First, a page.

With the newly reopened Hub in Victoria Park, it seems fitting that we remember something old and largely forgotten there too. Taking a dip into the history of the Victoria Park Lido and its predecessors the old swimming baths, we can fully appreciate Victoria Park’s long and continuously changing story, and be glad that we have such easy access to showers in our own homes.
The ‘evil plexus of slums’
Victoria Park was one of the first parks designed and built to serve the people surrounding it. In the 19th Century, East London was crowded and overwhelmed; even the authorities were concerned with the densely populated slums and the possible repercussions of the overcrowding, like lower life expectancy and the spread of disease into other parts of London.
Arthur Morrison, in Tales of Mean Streets wrote in 1895 that East London was ‘an evil plexus of slums that hide human creeping things; where filthy men and women live on penn’orths of gin… where every citizen wears a black eye and none ever combs their hair.’ While we can’t be sure of just how accurate that hair snipe was, the hygiene conditions in Victorian East London were shockingly bad due to the lack of bathing facilities available.
The old public bathing lakes
Hygiene needs were so desperate that while Victoria Park was being designed in the early 1840s by James Pennethorne, who also designed Battersea Park, men would illegally bathe in Regent’s Canal. This canal was rather unclean itself, and yet was still considered an improvement. Police attempted, and failed, to put a stop to this illicit bathing done in the nude, as swimsuits weren’t yet in use. Imagine if you will Victorian police officers chasing naked men along the canal waters of East London.
Perhaps it was this picture that many had in mind when they urged the board in charge of the park planning to consider putting a bathing lake into the park. The board conceded to the idea and when the park opened in 1845 it approved a single large bathing lake to be built in the open eastern section, available for bathing from 4am-8am for men and boys in the summer. This lake was immediately popular. Tens of thousands turned up every morning to use the baths in that small window of time.
The bathing lake was so popular that it quickly became filthy, and a second larger one was built to the south with larger feed pipes creating a greater flow of water, to prevent the second bath becoming as filthy as the first. The lakes were later improved further so that 30,000 gallons passed through them between 6-8am everyday.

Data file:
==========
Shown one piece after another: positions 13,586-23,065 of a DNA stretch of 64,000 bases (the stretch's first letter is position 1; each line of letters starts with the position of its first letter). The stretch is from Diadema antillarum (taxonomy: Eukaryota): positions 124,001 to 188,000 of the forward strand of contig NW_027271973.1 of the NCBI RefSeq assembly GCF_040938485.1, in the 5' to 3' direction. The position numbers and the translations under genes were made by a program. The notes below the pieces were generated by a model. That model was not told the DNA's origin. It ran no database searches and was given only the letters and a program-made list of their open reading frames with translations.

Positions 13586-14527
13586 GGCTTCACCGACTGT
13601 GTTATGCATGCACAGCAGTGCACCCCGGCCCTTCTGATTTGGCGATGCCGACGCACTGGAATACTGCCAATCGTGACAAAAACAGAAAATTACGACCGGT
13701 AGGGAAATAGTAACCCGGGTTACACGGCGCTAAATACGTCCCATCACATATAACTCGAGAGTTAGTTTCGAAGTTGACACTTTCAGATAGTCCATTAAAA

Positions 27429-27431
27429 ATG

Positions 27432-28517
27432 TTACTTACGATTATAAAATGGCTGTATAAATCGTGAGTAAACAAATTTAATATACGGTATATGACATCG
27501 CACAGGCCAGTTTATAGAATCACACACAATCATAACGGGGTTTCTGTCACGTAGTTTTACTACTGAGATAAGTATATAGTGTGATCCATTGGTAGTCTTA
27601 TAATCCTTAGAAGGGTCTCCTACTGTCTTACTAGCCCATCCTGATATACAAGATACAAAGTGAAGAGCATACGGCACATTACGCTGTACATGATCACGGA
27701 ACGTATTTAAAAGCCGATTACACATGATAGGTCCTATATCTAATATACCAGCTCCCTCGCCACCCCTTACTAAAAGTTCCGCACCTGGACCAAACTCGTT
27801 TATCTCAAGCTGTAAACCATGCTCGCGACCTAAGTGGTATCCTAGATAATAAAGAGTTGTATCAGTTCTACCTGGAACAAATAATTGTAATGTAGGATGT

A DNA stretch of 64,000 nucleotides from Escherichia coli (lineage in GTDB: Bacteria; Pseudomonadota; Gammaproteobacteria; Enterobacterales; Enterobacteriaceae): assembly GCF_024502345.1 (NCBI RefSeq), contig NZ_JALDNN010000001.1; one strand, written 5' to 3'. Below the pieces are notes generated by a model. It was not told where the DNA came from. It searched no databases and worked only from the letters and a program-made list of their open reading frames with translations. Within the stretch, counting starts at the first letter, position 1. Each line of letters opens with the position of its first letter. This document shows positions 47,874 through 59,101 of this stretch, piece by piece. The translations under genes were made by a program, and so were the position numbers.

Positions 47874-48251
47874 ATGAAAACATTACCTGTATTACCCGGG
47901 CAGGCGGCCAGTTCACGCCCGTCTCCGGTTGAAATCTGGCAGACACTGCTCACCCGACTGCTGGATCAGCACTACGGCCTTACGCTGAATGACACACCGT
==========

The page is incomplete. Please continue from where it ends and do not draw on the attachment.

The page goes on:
Trying to stay ahead of the popularity of the lakes, a rustic wooden pavilion was built for ‘winter bathing’ so that people could dress and dry. Finally, at the eve of the 20th century, women were allowed to clean themselves and were given their own pool. They used the original bathing lake, as it was surrounded by trees and shrubs. It wasn’t until the 1900s that swimsuits came into proper use and a Victoria Park bathing rule was put into place for anyone over 10 years old.
The baths were used daily until 1934, when they were closed because of new standards in hygiene regulations.
The Victoria Park Lido: loved and lost
The bathing lakes were replaced with the Victoria Park Lido, opened in May 1936 by Herbert Morrison, the Labour leader of the London County Council which took over control of the park in 1892.
The Lido was part of a three year Labour plan to improve health in London. It could hold up to a thousand people, and spanned some 200 feet across. Serving as a little East London coastline, the lido became a small beach in the midst of the busy landlocked London.
According to Charles Poulsen’s Victoria Park: A Study in the History of East London, it had its own filtration plant, wading pool, terraces for spectators and sun-bathers, showers, refreshment facilities and, controversially for the time, mixed gender swimming.
The Lido held 65,000 gallons of water and was the gem of Victoria Park. This completely changed the purpose of Victoria Park waters, and brought swimming, not just bathing, to the people of the East End.
The Victoria Park Lido was badly damaged during the Second World War, but was reopened in 1952 following repairs. However, partly because of further damage from storms in 1987, and partly to make space for a car park, the Victoria Park Lido was demolished in 1990. This loss is still felt by much of the community today, who can still remember the Lido from their childhood.
For this article we once again owe our thanks to the Tower Hamlets Archives and Library. If you enjoyed this piece you may also enjoy learning about the Victoria Park alcoves
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